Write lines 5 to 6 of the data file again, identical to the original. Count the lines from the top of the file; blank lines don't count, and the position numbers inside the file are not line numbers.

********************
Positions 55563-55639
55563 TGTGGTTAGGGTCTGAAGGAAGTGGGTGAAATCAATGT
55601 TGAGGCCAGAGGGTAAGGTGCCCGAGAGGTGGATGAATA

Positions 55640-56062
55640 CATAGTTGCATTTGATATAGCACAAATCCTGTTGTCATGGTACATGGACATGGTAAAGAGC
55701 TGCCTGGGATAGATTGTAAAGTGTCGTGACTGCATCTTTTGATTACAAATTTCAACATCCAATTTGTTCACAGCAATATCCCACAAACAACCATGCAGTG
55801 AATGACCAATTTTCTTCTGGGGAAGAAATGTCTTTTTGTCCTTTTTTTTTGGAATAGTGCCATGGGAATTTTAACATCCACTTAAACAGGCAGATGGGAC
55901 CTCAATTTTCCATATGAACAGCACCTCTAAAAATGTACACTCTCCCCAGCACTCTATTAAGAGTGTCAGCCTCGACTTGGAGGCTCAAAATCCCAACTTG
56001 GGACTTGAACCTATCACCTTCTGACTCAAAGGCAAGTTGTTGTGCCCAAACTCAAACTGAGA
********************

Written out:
55640 CATAGTTGCATTTGATATAGCACAAATCCTGTTGTCATGGTACATGGACATGGTAAAGAGC
55701 TGCCTGGGATAGATTGTAAAGTGTCGTGACTGCATCTTTTGATTACAAATTTCAACATCCAATTTGTTCACAGCAATATCCCACAAACAACCATGCAGTG